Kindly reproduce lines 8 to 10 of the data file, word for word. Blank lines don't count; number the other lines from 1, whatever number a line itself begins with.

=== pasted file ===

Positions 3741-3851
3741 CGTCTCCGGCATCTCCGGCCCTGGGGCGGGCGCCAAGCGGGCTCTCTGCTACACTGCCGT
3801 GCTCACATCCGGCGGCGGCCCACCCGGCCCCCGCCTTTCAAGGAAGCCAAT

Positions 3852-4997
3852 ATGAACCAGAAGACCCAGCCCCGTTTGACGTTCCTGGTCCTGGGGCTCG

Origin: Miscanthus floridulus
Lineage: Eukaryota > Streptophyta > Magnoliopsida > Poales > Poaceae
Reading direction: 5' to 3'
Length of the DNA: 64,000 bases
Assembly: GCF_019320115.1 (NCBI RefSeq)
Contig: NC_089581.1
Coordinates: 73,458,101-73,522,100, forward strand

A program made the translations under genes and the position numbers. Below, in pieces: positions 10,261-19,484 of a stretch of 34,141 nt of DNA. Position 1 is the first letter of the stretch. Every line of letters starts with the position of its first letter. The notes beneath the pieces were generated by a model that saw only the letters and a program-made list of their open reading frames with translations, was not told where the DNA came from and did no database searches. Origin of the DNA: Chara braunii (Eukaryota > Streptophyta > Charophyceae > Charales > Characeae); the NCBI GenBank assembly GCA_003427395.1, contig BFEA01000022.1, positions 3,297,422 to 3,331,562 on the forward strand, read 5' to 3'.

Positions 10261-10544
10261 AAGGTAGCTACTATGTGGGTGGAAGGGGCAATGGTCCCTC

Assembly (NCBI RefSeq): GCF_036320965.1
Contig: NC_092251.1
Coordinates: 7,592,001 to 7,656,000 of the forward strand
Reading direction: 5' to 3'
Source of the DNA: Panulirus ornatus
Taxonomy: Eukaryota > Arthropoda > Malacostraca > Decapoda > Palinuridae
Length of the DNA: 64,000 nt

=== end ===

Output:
Reading direction: 5' to 3'
Length of the DNA: 64,000 bases
Assembly: GCF_019320115.1 (NCBI RefSeq)